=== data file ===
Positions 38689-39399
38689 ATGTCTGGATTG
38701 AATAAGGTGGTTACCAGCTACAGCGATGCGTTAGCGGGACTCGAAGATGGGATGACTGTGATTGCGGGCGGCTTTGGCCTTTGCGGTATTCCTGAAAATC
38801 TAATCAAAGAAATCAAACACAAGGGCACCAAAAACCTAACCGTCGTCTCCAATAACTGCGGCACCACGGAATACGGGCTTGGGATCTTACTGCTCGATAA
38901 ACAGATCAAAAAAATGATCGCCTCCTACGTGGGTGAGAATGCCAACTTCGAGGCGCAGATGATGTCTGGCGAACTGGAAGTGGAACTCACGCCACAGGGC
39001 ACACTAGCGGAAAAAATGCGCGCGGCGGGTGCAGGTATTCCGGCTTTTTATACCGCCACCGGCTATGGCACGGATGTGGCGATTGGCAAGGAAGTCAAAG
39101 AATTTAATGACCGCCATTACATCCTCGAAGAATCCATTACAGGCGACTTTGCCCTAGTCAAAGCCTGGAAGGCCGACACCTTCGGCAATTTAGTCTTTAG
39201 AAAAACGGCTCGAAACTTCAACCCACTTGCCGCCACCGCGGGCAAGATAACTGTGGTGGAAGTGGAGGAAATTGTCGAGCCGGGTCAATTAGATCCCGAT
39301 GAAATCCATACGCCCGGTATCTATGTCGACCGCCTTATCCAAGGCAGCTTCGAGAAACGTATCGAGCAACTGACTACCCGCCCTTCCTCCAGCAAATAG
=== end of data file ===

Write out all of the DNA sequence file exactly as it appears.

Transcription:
Positions 38689-39399
38689 ATGTCTGGATTG
38701 AATAAGGTGGTTACCAGCTACAGCGATGCGTTAGCGGGACTCGAAGATGGGATGACTGTGATTGCGGGCGGCTTTGGCCTTTGCGGTATTCCTGAAAATC
38801 TAATCAAAGAAATCAAACACAAGGGCACCAAAAACCTAACCGTCGTCTCCAATAACTGCGGCACCACGGAATACGGGCTTGGGATCTTACTGCTCGATAA
38901 ACAGATCAAAAAAATGATCGCCTCCTACGTGGGTGAGAATGCCAACTTCGAGGCGCAGATGATGTCTGGCGAACTGGAAGTGGAACTCACGCCACAGGGC
39001 ACACTAGCGGAAAAAATGCGCGCGGCGGGTGCAGGTATTCCGGCTTTTTATACCGCCACCGGCTATGGCACGGATGTGGCGATTGGCAAGGAAGTCAAAG
39101 AATTTAATGACCGCCATTACATCCTCGAAGAATCCATTACAGGCGACTTTGCCCTAGTCAAAGCCTGGAAGGCCGACACCTTCGGCAATTTAGTCTTTAG
39201 AAAAACGGCTCGAAACTTCAACCCACTTGCCGCCACCGCGGGCAAGATAACTGTGGTGGAAGTGGAGGAAATTGTCGAGCCGGGTCAATTAGATCCCGAT
39301 GAAATCCATACGCCCGGTATCTATGTCGACCGCCTTATCCAAGGCAGCTTCGAGAAACGTATCGAGCAACTGACTACCCGCCCTTCCTCCAGCAAATAG